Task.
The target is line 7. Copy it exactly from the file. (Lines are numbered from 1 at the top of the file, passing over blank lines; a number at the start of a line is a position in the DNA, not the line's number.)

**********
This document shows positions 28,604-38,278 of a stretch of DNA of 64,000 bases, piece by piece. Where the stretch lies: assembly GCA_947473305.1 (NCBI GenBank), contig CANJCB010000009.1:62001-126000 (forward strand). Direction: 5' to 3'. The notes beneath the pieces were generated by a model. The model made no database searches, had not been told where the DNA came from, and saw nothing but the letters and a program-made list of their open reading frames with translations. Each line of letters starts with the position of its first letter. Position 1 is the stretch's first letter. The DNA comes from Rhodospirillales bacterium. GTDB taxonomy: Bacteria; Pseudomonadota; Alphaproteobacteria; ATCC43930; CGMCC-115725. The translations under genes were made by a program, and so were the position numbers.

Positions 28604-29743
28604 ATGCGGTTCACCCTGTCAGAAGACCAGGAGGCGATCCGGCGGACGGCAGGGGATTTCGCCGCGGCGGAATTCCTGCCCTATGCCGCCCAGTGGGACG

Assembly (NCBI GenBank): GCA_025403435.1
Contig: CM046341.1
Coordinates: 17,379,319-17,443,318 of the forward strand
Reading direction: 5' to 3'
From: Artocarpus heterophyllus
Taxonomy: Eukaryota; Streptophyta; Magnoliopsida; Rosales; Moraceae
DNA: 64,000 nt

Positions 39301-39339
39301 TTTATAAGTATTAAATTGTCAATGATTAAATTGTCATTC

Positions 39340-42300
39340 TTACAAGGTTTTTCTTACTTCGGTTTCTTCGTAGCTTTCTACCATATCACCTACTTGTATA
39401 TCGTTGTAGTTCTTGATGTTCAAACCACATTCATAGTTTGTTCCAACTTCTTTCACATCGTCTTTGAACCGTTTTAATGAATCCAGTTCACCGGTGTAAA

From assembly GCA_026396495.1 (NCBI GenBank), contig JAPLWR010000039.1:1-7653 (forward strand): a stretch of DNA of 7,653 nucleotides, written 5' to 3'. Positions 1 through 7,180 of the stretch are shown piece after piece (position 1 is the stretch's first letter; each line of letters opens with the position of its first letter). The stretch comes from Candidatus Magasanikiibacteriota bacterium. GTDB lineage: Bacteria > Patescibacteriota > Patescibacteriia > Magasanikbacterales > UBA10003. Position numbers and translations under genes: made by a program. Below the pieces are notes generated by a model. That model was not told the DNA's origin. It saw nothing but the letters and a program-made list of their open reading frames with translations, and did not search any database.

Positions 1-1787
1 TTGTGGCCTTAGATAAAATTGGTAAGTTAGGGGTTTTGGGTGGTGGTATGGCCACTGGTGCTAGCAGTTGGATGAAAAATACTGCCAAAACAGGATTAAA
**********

Reading direction: 5' to 3'